Clutch bite point.
Posted 07 September 2017 - 09:19 AM
Did I read right that on the clutch pedal you remove a locking pin and wind the rod?
Which way do I wind and what should I be looking for?
Posted 07 September 2017 - 09:03 PM
What model of accord have you got - year, engine size, petrol or diesel?
Always thought Honda clutches were self adjusting.
Posted 07 September 2017 - 11:55 PM
I'm not sure if there is any adjustment, but yes if there is, it will most likely be achieved on the rod that goes from the pedal into the master cylinder. You'd need to extend it outwards a small amount.
Note that on hydraulic clutches on 6th/7th/8th gen manual-gear petrol Accords, the biting point will stay the same while the clutch wears, "auto adjust" taking place in the slave cylinder. But eventually the "auto adjust" can go no further, so if the biting point starts to get too high, it indicates the clutch thickness is getting near to the limit.
Posted 08 September 2017 - 12:45 AM
You'd need to extend it outwards a small amount.
ooops, cat woke me and said "shorten it" (move rod inwards) LOL .... but you might find that that introduces some "slack" in the pedal
Posted 08 September 2017 - 12:53 AM
Posted 08 September 2017 - 07:32 AM
I'm only going on the way the clutches on the 7th gen petrol Accords work and as far as I can make out the 6th gen is same, so if it is the same and if it does screw inwards, then yes. But in effect, all that you're doing is moving the pedal in a bit, relative to the movement of the piston in the master cylinder that affects the movement of the clutch pressure plate.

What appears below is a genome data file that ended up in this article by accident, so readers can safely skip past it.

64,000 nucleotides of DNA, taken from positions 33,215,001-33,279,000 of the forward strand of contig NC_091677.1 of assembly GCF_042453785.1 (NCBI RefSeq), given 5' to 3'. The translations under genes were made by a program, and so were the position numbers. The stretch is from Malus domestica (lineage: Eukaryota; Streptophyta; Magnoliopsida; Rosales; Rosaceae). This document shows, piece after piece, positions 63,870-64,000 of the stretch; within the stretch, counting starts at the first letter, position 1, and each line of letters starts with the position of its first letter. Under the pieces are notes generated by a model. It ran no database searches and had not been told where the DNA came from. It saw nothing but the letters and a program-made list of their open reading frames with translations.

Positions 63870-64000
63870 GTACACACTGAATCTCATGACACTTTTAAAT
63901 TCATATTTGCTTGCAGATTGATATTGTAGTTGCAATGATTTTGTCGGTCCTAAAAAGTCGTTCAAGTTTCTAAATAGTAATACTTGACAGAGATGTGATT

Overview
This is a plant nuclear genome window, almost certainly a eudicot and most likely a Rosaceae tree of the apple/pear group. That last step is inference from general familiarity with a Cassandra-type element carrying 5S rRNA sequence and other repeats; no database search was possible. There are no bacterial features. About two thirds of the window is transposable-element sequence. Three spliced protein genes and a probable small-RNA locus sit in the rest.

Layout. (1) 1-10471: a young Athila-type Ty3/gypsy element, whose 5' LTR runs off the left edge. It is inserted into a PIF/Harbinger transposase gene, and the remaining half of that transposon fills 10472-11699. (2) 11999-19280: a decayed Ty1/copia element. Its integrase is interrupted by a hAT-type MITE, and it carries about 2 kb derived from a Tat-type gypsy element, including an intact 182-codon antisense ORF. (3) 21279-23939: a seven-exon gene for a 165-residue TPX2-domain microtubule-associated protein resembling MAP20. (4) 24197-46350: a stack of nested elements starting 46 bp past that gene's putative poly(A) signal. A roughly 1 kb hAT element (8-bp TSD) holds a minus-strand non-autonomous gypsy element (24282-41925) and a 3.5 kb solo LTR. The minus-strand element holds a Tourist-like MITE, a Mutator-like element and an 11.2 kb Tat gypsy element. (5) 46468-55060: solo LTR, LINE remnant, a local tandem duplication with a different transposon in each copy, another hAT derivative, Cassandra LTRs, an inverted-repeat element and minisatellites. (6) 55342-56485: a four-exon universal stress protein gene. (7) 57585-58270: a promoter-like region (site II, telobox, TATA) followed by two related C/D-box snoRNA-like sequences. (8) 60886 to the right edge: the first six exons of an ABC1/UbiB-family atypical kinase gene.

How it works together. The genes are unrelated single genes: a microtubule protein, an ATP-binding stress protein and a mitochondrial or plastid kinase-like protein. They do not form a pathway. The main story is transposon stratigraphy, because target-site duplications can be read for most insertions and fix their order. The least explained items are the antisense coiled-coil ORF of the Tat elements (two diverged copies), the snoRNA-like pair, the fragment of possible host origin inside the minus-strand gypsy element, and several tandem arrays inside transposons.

Posted 08 September 2017 - 07:43 AM
Posted 08 September 2017 - 08:14 AM
That's correct. On a cable-operated clutch, the biting point can be adjusted, a bit like adjusting the point at which the brakes on a push-bike start to work, relative to the lever position. But a hydraulic clutch self-adjusts, in the same way that the hydraulic brakes on the car also self-adjust.
On the brakes, as the friction material wears, the piston moves out from the caliper, but the pedal stays in the same position. On a hydraulic clutch, as the friction material wears, the fingers on the pressure plate move further outwards, so the piston in the hydraulic slave cylinder moves inwards, but the overall effect on the pedal is same as on brakes i.e. no effect on when the piston(s) in the slave cylinder(s) start to move, relative to pedal position.
Posted 11 September 2017 - 03:53 PM
Any idea what the average mileage is of a 1.8 2001 original clutch life?
My old Celica gen 6 was anything from 115-120k.
Posted 11 September 2017 - 05:25 PM
Freddo you are just awesome...
In the same way as wasps?
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Posted 11 September 2017 - 05:26 PM
...My old Celica gen 6 was anything from 115-120k.
That's very precise. Normally it would depend upon how it's been driven and how much was motorways journeys.
Posted 11 September 2017 - 06:05 PM
Ah hmm yes I should have said that on average the club guys it would close to either of those figures on average mileage.
Posted 11 September 2017 - 07:28 PM
He's been on the red diesel again
Edited by freddofrog, 11 September 2017 - 09:29 PM.
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Posted 13 September 2017 - 11:00 AM
Sent from my LG-K100 using Tapatalk
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hope that helps post back and let us know so that others can benefit from the information